The course is an exciting, long-standing, and successful academic course that benefits from the expertise of world-class academics, outstanding library resources, and a unique location with medieval roots in the legend. Research skills taught during the first semester will enable students to engage with a variety of interdisciplinary approaches and sources, ranging from theoretical, historical and cultural aspects of the Arthurian myth.

Background
Arthurian Literature is an established area of expertise in the School of English at Bangor University and has been taught here for over three decades. A long-standing record of teaching, research and publication attests to its vitality; the main specialists in the field are Dr Raluca Radulescu, whose work has focused on Malory, Arthurian romances and chronicles, especially through a cultural approach, and Professor PJC Field, currently President of the International Arthurian Society, and world-renowned for his work on the Arthurian legend through the centuries. However the course also draws upon the expertise available in other periods of literature within the School of English and other schools in the College of Arts and Humanities, ranging from post-medieval approaches in the School of English, or medieval Welsh, History and Archaeology, and Music. Staff in these areas contribute regularly to the teaching of Arthurian topics ranging from the medieval period to the present, including music and modern film adaptations.

Why Bangor for Arthurian Studies?
The attractiveness of the MA in Arthurian Literature at Bangor lies in its flexible, though comprehensive, approach to the study of this area. Students may choose to specialise in either the medieval or the post-medieval period but they will be required to take both modules with these titles in order to benefit from the wide coverage of the Arthurian legend they provide. At the same time they can enjoy all the benefits of one-to-one supervision in the Open Essay options, while also developing their research skills in the Introduction to Literary Theory, Scholarship and Research Module (shared with the MA in English). Moreover, in-depth introductions to the study of medieval palaeography and codicology are available by collaboration with other relevant schools and disciplines, as a preparation to PhD level (see collaborative doctoral training scheme in palaeography and codicology organised by Dr Raluca Radulescu).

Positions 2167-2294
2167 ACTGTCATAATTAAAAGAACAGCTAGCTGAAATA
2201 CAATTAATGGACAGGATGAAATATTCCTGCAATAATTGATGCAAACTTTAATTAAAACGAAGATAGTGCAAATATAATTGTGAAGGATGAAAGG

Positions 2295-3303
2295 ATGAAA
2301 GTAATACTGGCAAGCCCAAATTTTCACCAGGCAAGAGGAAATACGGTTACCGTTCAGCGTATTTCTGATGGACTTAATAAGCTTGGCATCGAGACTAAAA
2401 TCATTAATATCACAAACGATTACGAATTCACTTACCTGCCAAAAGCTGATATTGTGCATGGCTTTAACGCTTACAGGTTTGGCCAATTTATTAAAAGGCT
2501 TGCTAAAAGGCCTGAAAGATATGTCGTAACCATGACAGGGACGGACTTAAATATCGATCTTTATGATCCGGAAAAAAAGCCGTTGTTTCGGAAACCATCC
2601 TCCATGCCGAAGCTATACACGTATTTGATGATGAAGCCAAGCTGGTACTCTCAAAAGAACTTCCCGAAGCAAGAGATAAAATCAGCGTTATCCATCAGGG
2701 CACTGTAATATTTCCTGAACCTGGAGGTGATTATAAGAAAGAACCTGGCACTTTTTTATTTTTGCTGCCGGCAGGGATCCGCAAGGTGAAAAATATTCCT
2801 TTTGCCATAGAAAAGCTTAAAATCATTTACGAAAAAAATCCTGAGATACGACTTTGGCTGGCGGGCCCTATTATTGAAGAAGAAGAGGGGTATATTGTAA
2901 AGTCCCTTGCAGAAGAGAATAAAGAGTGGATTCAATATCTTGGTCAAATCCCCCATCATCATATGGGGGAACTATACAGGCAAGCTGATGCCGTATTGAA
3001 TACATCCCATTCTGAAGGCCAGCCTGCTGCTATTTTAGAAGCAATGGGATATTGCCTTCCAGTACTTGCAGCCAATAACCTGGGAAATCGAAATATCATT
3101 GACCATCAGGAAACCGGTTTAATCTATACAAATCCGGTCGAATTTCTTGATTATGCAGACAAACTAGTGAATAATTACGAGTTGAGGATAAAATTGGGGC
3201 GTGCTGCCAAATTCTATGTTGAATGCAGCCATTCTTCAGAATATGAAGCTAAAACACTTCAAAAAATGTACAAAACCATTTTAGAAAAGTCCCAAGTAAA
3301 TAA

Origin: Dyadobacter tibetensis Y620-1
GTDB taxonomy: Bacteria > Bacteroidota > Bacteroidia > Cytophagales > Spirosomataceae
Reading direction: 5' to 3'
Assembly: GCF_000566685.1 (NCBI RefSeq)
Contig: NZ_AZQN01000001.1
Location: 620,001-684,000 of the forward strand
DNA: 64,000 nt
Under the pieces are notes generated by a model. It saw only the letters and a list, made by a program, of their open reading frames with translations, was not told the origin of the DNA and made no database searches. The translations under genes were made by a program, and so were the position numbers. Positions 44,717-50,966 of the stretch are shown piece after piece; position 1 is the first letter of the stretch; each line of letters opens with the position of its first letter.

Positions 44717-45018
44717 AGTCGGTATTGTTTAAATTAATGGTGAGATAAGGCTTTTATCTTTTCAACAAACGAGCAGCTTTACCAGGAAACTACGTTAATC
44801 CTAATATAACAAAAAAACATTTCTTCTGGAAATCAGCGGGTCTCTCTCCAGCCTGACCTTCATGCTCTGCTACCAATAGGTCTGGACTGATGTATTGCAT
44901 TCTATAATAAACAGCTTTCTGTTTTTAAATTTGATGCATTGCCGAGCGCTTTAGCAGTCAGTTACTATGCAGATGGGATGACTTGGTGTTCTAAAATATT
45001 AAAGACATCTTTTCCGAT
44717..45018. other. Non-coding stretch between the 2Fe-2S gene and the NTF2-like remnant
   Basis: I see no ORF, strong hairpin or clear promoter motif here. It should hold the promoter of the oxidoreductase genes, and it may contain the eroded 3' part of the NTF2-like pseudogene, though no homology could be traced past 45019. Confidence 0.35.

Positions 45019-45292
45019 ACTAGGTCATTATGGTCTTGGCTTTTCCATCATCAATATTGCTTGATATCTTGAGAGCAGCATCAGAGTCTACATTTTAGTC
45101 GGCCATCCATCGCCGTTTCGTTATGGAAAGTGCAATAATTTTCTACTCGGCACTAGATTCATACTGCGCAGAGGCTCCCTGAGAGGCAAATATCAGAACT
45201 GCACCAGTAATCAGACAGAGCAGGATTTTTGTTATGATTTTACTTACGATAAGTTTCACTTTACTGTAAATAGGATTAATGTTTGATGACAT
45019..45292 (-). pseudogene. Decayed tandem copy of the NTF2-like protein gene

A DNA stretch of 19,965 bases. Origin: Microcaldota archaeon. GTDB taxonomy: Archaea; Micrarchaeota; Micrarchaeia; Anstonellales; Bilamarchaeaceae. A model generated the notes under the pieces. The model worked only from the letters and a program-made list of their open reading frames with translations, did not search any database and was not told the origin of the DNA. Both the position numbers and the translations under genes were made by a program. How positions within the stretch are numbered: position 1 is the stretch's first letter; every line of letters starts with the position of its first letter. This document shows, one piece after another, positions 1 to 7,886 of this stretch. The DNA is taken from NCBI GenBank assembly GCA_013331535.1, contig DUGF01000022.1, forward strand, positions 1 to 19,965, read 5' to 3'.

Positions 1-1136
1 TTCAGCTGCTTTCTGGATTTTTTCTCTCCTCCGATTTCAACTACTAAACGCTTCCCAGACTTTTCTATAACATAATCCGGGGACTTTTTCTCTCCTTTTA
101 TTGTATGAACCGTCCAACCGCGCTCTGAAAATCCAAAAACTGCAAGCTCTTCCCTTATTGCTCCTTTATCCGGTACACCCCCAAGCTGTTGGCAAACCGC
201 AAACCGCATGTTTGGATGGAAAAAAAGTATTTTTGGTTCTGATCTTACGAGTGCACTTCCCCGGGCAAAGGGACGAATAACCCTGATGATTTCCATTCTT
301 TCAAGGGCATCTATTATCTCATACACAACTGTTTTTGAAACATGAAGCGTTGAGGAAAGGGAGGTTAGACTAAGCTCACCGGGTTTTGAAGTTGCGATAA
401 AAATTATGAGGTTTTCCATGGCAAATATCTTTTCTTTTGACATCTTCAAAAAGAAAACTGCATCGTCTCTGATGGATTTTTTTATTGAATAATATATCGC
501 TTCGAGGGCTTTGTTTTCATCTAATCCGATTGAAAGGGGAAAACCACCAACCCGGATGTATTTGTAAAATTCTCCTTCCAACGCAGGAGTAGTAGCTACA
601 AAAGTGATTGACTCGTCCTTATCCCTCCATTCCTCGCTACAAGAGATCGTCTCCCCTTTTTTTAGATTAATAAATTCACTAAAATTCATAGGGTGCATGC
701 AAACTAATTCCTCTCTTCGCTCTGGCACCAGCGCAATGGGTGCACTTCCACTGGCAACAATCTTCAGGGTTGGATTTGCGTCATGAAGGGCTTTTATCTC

Students usually participate in the activities of the Centre for Medieval Studies, including the annual international postgraduate conference, ‘Medievalism Transformed’, the bi-weekly Institute for Medieval and Early Modern Studies seminar series (http://www.imems.ac.uk/) and the online postgraduate journal.

Structure
The MA in Arthurian Literature consists of two parts. Part One must be successfully completed before proceeding to the second part, the dissertation. The Diploma, which consists of Part One of the MA programme, aims to develop learner autonomy to the point where the student is capable of beginning a scholarly dissertation at MA level.

Compulsory Modules:

Part One

Introduction to Literary Theory, Scholarship and Research (30 credits), which develops knowledge of literary theory and research methods.
Medieval Arthur (30 credits), exploring the Arthurian myth from the earliest archaeological evidence to the end of the fifteenth century, with a view to examining its evolution in a variety of the socio-political contexts, as well as material culture.
Post-Medieval Arthur (30 credits), addressing the Arthurian myth and legends from the early modern period onwards, paying attention to the way the story was shaped in different centuries
Optional Modules:

Open Essay (30 credits): Supervised essays on topics of the student’s own choice.
Advanced Latin for Postgraduates (20 credits)
Manuscript and Printed Books (30 credits): An introduction to the study of medieval and early modern palaeography and codicology, in co-operation with the Bangor University Archives and Special Collections, which include the library of Bangor Cathedral
Subject to availability, students may choose relevant modules in medieval Welsh literature/Welsh Arthurian literature offered in the School of Welsh.
Part Two

Dissertation (60 credits): a substantial piece (20,000 words) of scholarly research, on a subject of your own choice and discussed in detail with a chosen supervisor. It will involve a series of one-to-one supervisory meetings during the summer, once Part 1 has been completed successfully.
Research Links with Industry